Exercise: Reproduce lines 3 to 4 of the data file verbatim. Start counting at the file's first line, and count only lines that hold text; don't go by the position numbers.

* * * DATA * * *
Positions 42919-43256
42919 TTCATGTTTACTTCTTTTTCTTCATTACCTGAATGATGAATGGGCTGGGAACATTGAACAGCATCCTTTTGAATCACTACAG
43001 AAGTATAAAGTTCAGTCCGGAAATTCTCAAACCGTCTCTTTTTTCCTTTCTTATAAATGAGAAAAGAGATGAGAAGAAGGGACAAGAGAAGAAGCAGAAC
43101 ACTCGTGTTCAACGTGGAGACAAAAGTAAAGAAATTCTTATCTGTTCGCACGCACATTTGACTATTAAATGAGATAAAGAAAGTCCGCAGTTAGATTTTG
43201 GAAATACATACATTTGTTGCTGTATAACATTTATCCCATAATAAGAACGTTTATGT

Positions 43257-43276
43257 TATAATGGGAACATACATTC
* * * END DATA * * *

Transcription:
43001 AAGTATAAAGTTCAGTCCGGAAATTCTCAAACCGTCTCTTTTTTCCTTTCTTATAAATGAGAAAAGAGATGAGAAGAAGGGACAAGAGAAGAAGCAGAAC
43101 ACTCGTGTTCAACGTGGAGACAAAAGTAAAGAAATTCTTATCTGTTCGCACGCACATTTGACTATTAAATGAGATAAAGAAAGTCCGCAGTTAGATTTTG